This repository has a nice documentation, along with a detailed example of how to use the library. They even have a nicely packaged 60-minute crash course for folks who are new to Gluon.
This repository is a goldmine. It’s a collection of PyTorch implementations of GANs (or Generative Adversarial Networks) that have been presented in research papers. Currently the repository lists 24 different implementations, each adding to your knowledge in its unique way. The list contains implementations like Adversarial Autoencoders, CycleGAN, Least Squares GAN, Pix2Pix, etc.
If you’re having trouble trying to understand any research paper, the Reddit machine learning community is willing to help you out. This is an awesome idea that has already helped a bunch of people in extracting valuable information where before they used to give up and move on.
But when you post there, ensure you provide as much detail as you can, like a summary of the paper, where you are stuck, what research have you done to find out by yourself, etc. This line sums it up well – “Think of each paper as an invite to an open study group for that paper, not just a queue for an expert to come along and answer it.”
The debate about whether research should be open sourced or closed has been raging on for decades. Recently, the popular Nature magazine announced it’ll be publishing a closed-access journal. This has led to a major campaign against them, with a lot of big names (Jeff Dean, Ian Goodfellow, among others) adding their signatures to a petition stating they will not write for such a publication.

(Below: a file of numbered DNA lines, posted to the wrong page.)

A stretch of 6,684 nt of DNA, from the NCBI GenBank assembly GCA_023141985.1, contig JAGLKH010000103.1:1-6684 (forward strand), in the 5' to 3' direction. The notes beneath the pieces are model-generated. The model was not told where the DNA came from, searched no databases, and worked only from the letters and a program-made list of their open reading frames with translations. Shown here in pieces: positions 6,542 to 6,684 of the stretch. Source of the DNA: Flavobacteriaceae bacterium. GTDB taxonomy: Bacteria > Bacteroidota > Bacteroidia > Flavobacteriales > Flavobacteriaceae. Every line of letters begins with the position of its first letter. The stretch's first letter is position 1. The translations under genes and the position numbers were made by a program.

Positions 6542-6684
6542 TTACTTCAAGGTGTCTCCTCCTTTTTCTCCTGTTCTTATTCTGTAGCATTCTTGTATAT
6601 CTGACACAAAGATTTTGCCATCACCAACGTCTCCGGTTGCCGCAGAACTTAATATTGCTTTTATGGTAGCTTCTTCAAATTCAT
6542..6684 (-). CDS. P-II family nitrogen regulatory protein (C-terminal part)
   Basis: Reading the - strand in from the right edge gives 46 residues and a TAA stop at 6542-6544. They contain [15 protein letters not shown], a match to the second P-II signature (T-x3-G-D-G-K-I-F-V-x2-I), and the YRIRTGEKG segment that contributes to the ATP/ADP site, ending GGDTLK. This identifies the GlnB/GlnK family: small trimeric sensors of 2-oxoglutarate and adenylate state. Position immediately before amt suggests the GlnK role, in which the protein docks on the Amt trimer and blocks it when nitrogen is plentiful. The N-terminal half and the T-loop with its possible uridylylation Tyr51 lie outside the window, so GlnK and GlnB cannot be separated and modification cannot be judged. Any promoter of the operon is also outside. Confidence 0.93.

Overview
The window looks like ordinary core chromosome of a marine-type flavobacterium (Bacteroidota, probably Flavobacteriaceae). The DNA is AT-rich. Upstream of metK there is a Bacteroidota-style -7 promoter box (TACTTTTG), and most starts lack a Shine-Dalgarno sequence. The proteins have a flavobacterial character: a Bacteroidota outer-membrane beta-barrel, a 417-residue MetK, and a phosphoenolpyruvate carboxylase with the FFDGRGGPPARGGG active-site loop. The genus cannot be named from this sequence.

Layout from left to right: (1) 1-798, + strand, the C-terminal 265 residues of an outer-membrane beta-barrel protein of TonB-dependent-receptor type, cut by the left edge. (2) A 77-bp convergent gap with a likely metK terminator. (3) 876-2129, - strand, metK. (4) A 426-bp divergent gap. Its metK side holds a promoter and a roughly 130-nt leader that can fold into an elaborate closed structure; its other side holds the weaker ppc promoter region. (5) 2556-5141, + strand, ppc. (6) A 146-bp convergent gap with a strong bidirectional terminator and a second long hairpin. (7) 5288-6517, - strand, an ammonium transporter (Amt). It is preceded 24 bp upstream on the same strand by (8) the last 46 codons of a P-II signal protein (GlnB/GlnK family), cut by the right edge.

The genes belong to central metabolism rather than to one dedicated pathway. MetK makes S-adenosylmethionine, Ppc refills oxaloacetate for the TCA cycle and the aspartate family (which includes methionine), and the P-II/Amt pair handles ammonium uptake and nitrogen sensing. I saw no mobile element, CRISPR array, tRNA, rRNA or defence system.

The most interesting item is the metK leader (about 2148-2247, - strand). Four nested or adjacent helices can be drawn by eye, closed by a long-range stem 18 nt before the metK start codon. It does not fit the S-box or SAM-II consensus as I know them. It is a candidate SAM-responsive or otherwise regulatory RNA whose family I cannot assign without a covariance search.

This discussion thread has diverse and knowledgeable opinions about whether research should have open or closed access. It’s a fascinating read and I highly recommend going through the entire thread to see what the ML community thinks about this topic.
Michael Jordan is a celebrated professor from Berkeley and in a recent talk he spoke at length about how we are miles away from reaching true intelligence in machines. It’s a sobering presentation and really makes one think about the topic.
This thread has generated more than 100 comments, with users weighing in with their opinions about where they perceive AI to be. What makes this a fascinating read is the depth of comments which some users have gone into. Go ahead, read it and participate in the still active discussion.
This looks like a reasonably straightforward topic right? Wait till you dive into the thread. Data scientists and machine learning researchers from all over Europe and the USA are involved in an intense discussion about how the structure of ML is shaping in both continents, and what the salary figures look like. You will gain a lot of perspective about the architecture of ML projects and prospective salaries.
This thread was launched from Uber’s video on developing intrinsic dimension as a fundamental property of neural networks. If you have any doubts regarding the content presented in the video, the community has answered those questions in detail. The biggest poisitve seems to be that people love that a research paper was turned into a video, which makes it easier to understand the research.
Have you used any of the GitHub libraries before? And what’s your take on the Reddit discussions? If you have any feedback or suggestions, or need clarification on anything, get involved in the comments section below!